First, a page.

Cash-starved Indian athlete mulls Italy move

New Delhi (AFP) –


Davinder Singh Kang, who this year became the first Indian to reach the world championships javelin final, has threatened to compete for Italy unless he gets more government finance.

Kang told AFP he is struggling to cover training and travel costs and is in talks with Italian sports authorities.

Kang, a 28-year-old army officer, is angry at being left out of India's Target Olympic Podium Scheme (TOPS), a sports ministry initiative started in 2015 to give money help to medal hopefuls.

"I meet every criteria that deserves a name in the TOPS scheme, but am simply amazed to find my name omitted from the list. What else do I need to do to prove my point," Kang told AFP.

"If you are not taking your top and deserving athletes in the scheme then I am afraid we are forced to go out in trying to pursue our talent and dreams.

Kang said he was in talks with Italy's Campionati Nazionali Universitari, an elite sports training scheme, through an Indian 400m hurdler now in Italy.

He has been offered support worth $2,000 a month but would have to compete for Italy.

India's TOPS committee has recently named 107 athletes who would be supported for the Commonwealth Games and Asian Games next year and the 2020 Tokyo Olympics.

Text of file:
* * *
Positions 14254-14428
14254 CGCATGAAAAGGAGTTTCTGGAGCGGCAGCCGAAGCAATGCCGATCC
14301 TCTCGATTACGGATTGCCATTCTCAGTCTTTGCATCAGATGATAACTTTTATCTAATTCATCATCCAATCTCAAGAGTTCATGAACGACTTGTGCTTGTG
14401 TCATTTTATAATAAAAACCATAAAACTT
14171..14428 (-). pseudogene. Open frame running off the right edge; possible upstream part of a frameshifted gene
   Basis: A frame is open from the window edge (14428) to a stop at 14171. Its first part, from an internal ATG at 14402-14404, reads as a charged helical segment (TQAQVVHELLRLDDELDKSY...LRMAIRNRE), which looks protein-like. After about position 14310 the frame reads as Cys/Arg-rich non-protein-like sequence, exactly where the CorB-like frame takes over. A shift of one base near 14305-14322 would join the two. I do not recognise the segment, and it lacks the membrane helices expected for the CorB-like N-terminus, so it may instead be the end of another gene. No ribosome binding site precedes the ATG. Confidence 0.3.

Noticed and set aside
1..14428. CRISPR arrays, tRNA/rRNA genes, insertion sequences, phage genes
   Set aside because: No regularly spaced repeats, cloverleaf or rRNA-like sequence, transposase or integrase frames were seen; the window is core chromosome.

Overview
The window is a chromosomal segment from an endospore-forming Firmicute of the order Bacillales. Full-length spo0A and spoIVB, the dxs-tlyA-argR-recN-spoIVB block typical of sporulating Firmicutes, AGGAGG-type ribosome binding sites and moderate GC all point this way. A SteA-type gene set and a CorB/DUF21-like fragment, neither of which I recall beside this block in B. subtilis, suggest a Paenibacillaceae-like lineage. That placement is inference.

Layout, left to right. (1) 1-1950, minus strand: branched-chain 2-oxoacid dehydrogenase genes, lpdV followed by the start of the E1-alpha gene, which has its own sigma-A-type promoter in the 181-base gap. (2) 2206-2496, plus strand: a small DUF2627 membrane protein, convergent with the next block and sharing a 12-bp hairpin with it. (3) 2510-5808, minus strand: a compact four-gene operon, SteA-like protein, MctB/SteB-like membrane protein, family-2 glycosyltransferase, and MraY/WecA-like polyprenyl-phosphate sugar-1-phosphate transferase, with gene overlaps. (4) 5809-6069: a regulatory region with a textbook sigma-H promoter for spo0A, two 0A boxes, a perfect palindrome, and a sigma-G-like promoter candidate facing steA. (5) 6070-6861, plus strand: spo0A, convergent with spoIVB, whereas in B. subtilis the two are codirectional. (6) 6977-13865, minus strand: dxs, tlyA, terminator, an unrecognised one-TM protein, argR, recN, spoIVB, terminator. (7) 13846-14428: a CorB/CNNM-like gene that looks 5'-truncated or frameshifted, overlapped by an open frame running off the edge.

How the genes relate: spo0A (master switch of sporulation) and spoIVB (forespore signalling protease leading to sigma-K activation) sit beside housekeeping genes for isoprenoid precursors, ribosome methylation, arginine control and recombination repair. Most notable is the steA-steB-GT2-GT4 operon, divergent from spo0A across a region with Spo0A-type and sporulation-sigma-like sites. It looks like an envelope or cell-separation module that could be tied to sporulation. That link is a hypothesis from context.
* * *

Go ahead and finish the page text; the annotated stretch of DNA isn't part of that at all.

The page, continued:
Kang came just 12th in the world championship finals in London in August but says he is determined to prove Indian sports leaders wrong.

"I have a shoulder injury but will still participate in the the upcoming National Open Athletics Championships in Chennai and prove my worth by fetching another medal there," said Kang.

"There is a team of 27 that went for the world championships and I was the lone finalist. If we talk about the athletes selected in the scheme then you will find many who have not even qualified for the world championships.

"I have given them time to put my name in the scheme or else I will be forced to take the Italy route," he added.

Kang, who won bronze at the Asian Athletics Championships in July, says he has thousands of dollars of debt but will pursue his dream of an Olympic medal. The Punjabi insists that he loves his country.

"I owe a lot of money to many people including some of my supplement suppliers. Pursuing sports is an expenses thing, but I have chosen this path as a proud Indian.

"Athletes know that I have recorded an 88 meter-plus throw and 90m is an Olympic record and there is no doubt that I will get a medal," he said.